unless it doesnt
If the next year goes like the last few years, then Apple will indeed win 2013 without batting an eye. But theres a catch: Apple will have to succeed without Steve Jobs. The death of the legendary tech guru didnt really hurt Apple too badly in 2012, but that's likely because the products being released had still been touched by him. Jobs was a notorious perfectionist, and kept Apple aloft as a paragon of perfection in the tech industry.
Since his death, the company has released a smaller iPad, a taller iPhone, and a new version of its Maps program that is, for all intents and purposes, totally awful. Not the greatest year for the tech company. Apple is still making money hand over fist, because thats just what Apple does--but that gravy train might be ending if it continues to miss obvious mistakes like it did in 2012.
Why Microsoft will win 2013
Here's the good news for gamers: Your next-gen home console will be not so much an engine for playing games, but a conduit for receiving them. Proliferating high-speed broadband and cloud computing means instant, always-on gaming (not to mention increased security and revenue for publishers). The days of beefy home hardware are over, and that's why Microsoft will win the next generation.
See, Microsoft's a bit dim when it comes to hardware. Lucky for Microsoft, it arguably does software better than anyone else in the world. Yes, there's the House of Halo at 343 Industries and the promising Black Tusk Studios up in Vancouver, so we know the exclusives will be there. But it's the nerdy stuff--firmware, netcode, and all those other unseen moving bits and wobbles--that will give Microsoft the edge. Plus, with Windows 8, Microsoft finally seems to have cracked the elusive Live Anywhere nut. If there's one trend that's going to hold true for a while, it's that gamers want their everything, everywhere, all the time. In that respect, Microsoft will deliver.
unless it doesnt
Microsoft has hubris coded into its DNA, and that fact's cost it in the past. Dominant in the realm of desktop-based computing, Microsoft failed to identify the cloud's potential (Google capitalized) or the ubiquity of mobile (Apple capitalized). As a result, the company's Ballmers have been left flapping in the wind, and it's now desperately playing catch-up with Windows 8.
So here are some important questions: Will Microsoft double down on Kinect and continue to over-prioritize the social and casual gamer? Will Microsoft brute-force the Next Xbox and release two 360s duct-taped together? Will Microsoft dawdle in complacency with Xbox Live, focusing on new content partnerships instead of future-thinking functionality? If the answer's "yes" to any of these questions, then the company's going to need a new window out.
Why the PC will win 2013
The mouse-and-keyboard master race platform has two super-secret weapons that you console fools can't match: a invitingly accessible indie scene that fosters self-starters' creativity, and the ever-expanding free-to-play market. These arms of gaming saw explosive growth in 2012, with a momentum that could take 2013 by storm--and nobody does indie or free-to-play better than the PC. F2P gaming (see: League of Legends, Planetside 2) offers as much game as you want with no money down, yet consoles seem to have barely grasped the compulsive power of microtransactions balanced with free content. And while indie superstars like Limbo and Fez are few and far between on consoles, the PC is positively inundated with stellar projects by small teams, with pricing that ranges from $20 all the way down to free.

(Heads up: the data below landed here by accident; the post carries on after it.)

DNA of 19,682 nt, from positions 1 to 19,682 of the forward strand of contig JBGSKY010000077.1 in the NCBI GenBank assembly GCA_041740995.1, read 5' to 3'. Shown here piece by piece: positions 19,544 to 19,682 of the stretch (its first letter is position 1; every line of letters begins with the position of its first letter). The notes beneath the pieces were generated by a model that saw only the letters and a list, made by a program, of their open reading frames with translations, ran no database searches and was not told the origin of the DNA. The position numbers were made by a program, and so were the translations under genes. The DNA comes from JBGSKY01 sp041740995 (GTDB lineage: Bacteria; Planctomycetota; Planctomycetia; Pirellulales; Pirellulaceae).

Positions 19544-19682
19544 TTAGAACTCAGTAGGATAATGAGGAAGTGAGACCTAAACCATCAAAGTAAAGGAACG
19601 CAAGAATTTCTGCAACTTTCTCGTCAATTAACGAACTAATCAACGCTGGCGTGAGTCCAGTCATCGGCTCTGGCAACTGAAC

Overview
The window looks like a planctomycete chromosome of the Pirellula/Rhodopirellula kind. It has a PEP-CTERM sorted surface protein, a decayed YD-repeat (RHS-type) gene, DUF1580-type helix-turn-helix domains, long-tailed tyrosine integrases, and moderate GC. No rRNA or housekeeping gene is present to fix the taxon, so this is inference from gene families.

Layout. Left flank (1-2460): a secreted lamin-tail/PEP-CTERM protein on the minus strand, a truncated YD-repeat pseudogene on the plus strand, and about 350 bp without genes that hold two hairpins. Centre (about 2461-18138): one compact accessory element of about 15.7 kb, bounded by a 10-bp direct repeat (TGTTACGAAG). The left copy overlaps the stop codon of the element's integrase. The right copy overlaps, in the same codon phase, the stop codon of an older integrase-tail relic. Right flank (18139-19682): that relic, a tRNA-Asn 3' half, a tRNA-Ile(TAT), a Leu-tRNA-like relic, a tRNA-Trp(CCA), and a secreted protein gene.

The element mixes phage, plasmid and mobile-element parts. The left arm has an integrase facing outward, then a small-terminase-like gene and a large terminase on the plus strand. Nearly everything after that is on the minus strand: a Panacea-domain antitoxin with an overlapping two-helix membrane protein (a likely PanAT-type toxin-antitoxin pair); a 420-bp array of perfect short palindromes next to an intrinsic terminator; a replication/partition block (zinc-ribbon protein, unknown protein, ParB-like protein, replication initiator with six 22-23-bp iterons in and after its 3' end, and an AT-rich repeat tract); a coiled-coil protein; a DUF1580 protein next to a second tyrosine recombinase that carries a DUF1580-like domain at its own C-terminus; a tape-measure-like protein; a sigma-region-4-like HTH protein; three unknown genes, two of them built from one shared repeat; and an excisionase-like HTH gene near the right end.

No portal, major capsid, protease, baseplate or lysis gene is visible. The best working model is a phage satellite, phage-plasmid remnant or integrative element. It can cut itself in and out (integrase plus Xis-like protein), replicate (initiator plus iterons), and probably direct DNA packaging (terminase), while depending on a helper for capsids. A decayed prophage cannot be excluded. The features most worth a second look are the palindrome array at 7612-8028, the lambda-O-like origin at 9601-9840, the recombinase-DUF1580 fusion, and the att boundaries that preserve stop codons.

PC gamers also won't have to worry about the graphical arms race that will inevitably break out between Sony, Microsoft, and Nintendo. Provided you're upgrading some choice parts every so often, you'll be able to play the best-looking games for a fraction of a new console's cost. Add in the fact that used game sales are gradually going the way of the dodo, and digital distribution platforms like Steam will look all the more inviting in the coming year.
unless it doesnt
It's a long shot, but if alternate methods of control, like the Kinect, Move, and Wii U gamepad, finally find their footing in 2013, they could potentially offer experiences that the PC cannot (at least, not without some hacking workarounds). For instance, the PC can't easily offer the party-pumping jams of something like Dance Central 3, or the atmospheric stress evoked by having to check the gamepad during tense segments in ZombiU.
The console big three will also continue to secure choice exclusives, like The Last of Us, Gears of War: Judgment, and Smash Bros. Wii U--though thats as much a knock against each other as it is the PC. Plus, the two paragons of PC gaming, Blizzard and Valve, seem to have little to offer in 2013. If youre not rabidly anticipating StarCraft II: Heart of the Swarm or the full release of Dota 2, then you might not have much reason to branch out of your console borders. And definitely dont hold your breath for the announcement of Half-Life 2: Episode 3--that games nearly at the laughable point of Duke Nukem Forever in terms of radio silence.
Winner: Too close to call!
Sorry if this seems like a cop-out, but we have so few concrete facts available that its impossible to predict a winner. We dont even know if new consoles will be out this year from Sony or Microsoft, let alone what their features will be or how much theyll cost. Apple and Nintendo are almost as hard to predict, and with PC gaming further complicated by systems like the Ouya and Project Shield, the landscape seems to change on an hourly basis.
Still, even though we cant pick a winner, wed like to see who you think will win, so please vote in the poll below, then feel free to explain your choice in the comments!
Need more thoughts on 2013? Check out our the top 7 New Years resolutions every gamer should follow and the games of January 2013.